Let the Small Steps Count
A journey of a thousand miles begins with one step
Posted Nov 09, 2011
As adults, we have a hard time valuing small improvements. We want the big, obvious, overnight changes. When our psychotherapist or physical therapist or Weight Watcher's counselor offers encouragement for a tiny step in the right direction, many of us cringe. It's not enough, we say. Don't get so excited about such a small change. It makes me feel like I'm stupid. It makes me feel like I'm a baby.
Ironic, isn't it, that we don't feel that babies are stupid when they make the most basic developmental achievements. When they learn to sit up, we jump up and down in enthusiasm! When they put together two syllables or two steps, we beam with pride! We don't think of them as stupid, we think of them as brilliant! That's because we understand that small steps are big steps for babies. We appreciate the effort, the patience, and the progress. We let the baby steps matter.
But when we are adults, we do not want to feel small because we equate being small with being stupid, silly, and ridiculous. My patients use these words to describe themselves every day. By demeaning ourselves in these ways, we discourage ourselves. We undermine our good efforts to try to make a difference in our lives.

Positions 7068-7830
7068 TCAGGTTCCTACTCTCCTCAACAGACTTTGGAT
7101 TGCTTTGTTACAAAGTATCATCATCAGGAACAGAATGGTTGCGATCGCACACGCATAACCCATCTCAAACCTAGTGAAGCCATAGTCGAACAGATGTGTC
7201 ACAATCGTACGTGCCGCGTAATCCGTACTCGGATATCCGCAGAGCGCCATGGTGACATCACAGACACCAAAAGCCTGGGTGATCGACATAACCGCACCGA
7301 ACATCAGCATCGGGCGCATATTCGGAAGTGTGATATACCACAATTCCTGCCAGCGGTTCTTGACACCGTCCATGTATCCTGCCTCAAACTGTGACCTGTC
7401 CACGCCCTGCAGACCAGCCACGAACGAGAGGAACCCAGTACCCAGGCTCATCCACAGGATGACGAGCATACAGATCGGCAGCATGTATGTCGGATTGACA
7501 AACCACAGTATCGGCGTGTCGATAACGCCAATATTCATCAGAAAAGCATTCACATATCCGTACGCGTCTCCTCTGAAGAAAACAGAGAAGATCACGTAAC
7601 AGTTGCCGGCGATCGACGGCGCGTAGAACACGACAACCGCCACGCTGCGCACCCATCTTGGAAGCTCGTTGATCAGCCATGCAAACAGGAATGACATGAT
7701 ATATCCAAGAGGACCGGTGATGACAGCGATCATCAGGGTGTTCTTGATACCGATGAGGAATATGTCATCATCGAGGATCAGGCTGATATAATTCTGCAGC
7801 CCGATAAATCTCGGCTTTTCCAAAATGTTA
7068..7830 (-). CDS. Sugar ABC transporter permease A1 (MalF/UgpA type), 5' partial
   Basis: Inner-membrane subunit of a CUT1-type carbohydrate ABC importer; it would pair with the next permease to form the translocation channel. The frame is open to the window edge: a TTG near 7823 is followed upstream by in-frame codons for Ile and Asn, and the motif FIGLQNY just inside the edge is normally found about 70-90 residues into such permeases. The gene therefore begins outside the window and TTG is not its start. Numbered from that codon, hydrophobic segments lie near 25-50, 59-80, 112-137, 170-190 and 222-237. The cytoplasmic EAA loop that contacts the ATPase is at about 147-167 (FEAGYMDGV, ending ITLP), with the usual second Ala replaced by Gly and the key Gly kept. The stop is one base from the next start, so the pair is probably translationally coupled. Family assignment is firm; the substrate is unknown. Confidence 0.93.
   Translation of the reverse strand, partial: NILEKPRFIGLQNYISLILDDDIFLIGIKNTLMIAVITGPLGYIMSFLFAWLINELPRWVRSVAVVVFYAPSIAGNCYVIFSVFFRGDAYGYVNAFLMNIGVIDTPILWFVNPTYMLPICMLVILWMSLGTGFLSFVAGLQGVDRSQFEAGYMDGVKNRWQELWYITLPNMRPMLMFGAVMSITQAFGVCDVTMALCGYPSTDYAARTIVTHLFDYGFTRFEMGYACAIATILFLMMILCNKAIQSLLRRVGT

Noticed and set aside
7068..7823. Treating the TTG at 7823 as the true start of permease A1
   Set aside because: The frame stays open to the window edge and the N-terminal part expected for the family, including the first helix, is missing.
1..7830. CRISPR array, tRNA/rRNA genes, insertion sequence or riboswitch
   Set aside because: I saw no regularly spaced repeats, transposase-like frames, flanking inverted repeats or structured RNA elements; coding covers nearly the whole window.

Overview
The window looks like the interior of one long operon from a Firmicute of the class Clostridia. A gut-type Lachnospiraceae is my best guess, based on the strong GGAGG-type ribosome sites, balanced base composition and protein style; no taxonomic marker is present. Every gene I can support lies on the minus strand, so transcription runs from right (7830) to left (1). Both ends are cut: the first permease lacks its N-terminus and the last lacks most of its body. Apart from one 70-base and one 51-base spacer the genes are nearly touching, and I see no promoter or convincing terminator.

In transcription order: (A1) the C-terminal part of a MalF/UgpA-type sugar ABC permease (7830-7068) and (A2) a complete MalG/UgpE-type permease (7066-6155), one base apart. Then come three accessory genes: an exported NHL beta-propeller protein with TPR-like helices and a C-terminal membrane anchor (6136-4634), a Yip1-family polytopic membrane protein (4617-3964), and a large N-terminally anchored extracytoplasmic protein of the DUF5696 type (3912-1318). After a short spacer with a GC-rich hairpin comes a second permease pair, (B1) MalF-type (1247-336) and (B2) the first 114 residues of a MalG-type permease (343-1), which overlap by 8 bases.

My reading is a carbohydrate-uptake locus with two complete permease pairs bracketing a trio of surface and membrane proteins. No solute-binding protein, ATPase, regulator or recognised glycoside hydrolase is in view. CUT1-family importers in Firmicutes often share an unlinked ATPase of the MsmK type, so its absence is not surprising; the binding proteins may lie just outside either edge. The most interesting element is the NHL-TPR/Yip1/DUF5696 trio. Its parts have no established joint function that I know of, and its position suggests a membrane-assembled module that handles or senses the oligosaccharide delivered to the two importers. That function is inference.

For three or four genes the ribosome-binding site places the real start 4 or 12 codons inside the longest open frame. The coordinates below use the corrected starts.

The antidote to this self-sabotaging process is to appreciate the value of the small victories. A journey of a thousand miles begins with a single step. We must let it count. A tiny step in the right direction is worth celebrating. One step builds on another. We can only take the second step if we are encouraged by the first step.
This approach to growth builds patience and endurance. It is the attitude of 12-step programs in the incredibly difficult battle with addiction: "one day at a time" and "keep coming back; it works." The kaizen approach to organizational development values incremental change over sudden radical transformation—because incremental change is the kind of change that works.
As a psychotherapist, I try to apply this mindset in my work with patients. The work is challenging yet rewarding; patience and humility are required. Donald Winnicott, a well-regarded British psychoanalyst, said that he was content if he made one good interpretation in a session. Just one. His colleague, Donald Meltzer, encouraged analysts in each session to say something interesting. Just say something interesting. Daily, I must remind myself that all I can do is offer something small. If the patient is guided by the same principle, then, over time, those offerings can add up to make a real difference.
Step by step, day by day, bit by bit. Credit yourself for every step in the right direction. That attitude will encourage you to keep going.
Copyright 2011 Jennifer L. Kunst, Ph.D.
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